Entries By dave hahn

Vinson Massif: Hahn & Team Summit!

Posted by: Dave Hahn | December 16, 2014
Categories: *Expedition Dispatches *Vinson Massif
Elevation: 16,067'

Hey this is Dave Hahn calling from the summit of Mount Vinson, 16,067 feet above sea level, highest point in Antarctica. Our whole team is here! We got here at 3:45 local time and we’re still here at about about 10 minutes after 4:00. It is just beautiful, windless, sunny, clouds, but just a few of them. So we’re feeling very lucky. Beautiful day up here. We’ll be in touch from High Camp.

RMI Guide Dave Hahn

Congratulations to Gary Johnson & Bob Sullivan who have now reached the summit of each of the highest mountains on all seven continents. An impressive accomplishment! And congratulations to Dave Hahn on his 35th summit of the Vinson Massif.

RMI Climbers above Vinson High Camp on Summit Day. Photo: Dave Hahn Dave Hahn on the Vinson Massif summit. Photo: TA Loeffler


RMI Guide Dave Hahn calls from the Vinson Massif summit.

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Vinson Massif:  Hahn & Team Move to High Camp

Posted by: Dave Hahn | December 15, 2014
Categories: *Expedition Dispatches *Vinson Massif
Elevation: 12,150'

A great day for climbing, at last.  We were out of the tents just after the sun broke the big freeze at Low Camp.  Conditions looked much better today, so we ate breakfast, tore down the tents and hit the trail.  Actually, we broke the trail, which wasn’t too big a deal.  The fixed ropes were under about two or three inches of hard wind blown snow.  It was a long time on a steep angle but most of the way, the surface was perfect for our crampons.  We worried that the wind might come up as we topped the ridge, but we cleared that area fast and escaped the big chill.  Five and a half hours of hard work brought us in to beautiful “High Camp” at 7 PM.  It was perfectly calm and sunny at 12,150 ft and we set to work building a comfortable and secure camp.  We like this one to be secure since we are right on the edge of a dramatic and profound drop-off.  One doesn’t have to go but 75 feet to be staring straight down the 3000 ft to low camp.  Looking out to the west is a shining sea of ice and low cloud stretching seemingly forever.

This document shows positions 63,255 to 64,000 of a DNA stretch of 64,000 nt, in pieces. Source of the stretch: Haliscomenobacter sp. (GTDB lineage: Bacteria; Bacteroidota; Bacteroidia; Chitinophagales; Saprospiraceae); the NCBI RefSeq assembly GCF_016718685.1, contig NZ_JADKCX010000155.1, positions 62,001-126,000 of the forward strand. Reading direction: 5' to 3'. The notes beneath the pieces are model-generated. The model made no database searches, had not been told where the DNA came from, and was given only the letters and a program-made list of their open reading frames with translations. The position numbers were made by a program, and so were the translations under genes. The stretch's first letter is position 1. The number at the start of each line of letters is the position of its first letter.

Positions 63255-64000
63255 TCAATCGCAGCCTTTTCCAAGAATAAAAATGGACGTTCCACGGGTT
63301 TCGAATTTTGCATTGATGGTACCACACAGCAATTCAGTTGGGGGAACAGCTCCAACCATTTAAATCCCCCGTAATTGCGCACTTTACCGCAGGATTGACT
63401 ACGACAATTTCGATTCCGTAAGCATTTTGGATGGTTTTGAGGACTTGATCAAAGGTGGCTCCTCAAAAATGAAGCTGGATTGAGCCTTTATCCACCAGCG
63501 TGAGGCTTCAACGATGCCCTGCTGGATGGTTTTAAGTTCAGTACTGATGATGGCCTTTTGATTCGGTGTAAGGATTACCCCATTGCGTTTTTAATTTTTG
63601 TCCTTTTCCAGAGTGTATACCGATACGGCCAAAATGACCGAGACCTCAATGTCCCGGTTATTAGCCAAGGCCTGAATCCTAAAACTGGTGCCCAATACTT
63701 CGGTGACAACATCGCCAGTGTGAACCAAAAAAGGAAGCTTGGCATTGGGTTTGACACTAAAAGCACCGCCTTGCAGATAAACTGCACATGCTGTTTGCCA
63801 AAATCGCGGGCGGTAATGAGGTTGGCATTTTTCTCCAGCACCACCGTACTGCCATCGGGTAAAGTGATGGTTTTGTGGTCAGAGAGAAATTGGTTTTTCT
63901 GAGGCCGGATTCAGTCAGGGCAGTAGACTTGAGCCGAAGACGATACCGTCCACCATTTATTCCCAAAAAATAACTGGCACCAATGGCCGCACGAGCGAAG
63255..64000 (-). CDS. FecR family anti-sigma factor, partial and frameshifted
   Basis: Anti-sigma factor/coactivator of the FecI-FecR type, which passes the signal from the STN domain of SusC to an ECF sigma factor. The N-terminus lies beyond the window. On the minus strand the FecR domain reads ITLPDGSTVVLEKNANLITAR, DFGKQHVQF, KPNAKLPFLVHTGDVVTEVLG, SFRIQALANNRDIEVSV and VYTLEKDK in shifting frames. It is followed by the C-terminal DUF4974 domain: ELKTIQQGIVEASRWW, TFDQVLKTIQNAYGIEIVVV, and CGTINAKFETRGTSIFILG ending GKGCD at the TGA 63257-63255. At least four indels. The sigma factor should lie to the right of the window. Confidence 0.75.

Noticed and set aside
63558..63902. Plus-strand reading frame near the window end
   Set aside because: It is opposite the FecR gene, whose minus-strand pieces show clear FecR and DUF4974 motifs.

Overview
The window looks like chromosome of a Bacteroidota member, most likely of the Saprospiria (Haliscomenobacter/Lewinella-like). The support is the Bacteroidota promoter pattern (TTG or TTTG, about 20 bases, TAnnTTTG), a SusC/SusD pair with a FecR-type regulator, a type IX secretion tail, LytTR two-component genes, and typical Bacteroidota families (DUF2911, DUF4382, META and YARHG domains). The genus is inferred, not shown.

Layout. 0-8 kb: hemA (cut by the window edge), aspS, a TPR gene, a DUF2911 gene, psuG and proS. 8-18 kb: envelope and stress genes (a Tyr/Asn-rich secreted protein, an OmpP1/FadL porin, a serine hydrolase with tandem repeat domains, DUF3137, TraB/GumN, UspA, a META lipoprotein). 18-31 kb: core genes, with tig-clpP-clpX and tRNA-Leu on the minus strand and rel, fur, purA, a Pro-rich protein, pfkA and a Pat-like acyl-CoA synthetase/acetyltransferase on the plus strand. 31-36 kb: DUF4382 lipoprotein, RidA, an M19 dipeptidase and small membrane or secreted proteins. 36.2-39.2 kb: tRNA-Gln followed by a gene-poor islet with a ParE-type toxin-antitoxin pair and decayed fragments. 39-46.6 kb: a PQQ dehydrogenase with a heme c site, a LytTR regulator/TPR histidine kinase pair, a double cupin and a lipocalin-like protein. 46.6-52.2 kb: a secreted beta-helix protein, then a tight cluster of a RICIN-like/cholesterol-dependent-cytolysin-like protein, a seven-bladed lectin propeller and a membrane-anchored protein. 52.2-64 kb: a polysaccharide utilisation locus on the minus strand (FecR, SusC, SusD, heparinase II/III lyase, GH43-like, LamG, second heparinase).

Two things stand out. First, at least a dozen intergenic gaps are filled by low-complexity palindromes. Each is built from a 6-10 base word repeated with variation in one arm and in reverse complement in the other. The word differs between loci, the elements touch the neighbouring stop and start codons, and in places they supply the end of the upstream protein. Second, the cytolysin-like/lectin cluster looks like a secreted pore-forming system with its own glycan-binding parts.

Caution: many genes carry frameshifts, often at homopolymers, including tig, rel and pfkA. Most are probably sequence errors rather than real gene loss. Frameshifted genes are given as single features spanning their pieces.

We ate dinner and prepped our packs for tomorrow.  It just might be our summit day. 

Best Regards
RMI Guides Dave Hahn

The views from High Camp on Mt. Vinson, Antarctica.  Photo: Jake Norton/ First Ascent

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Vinson Massif: Hahn & Team Remain at Low Camp

Posted by: Dave Hahn | December 14, 2014
Categories: *Expedition Dispatches *Vinson Massif
Elevation: 9,100'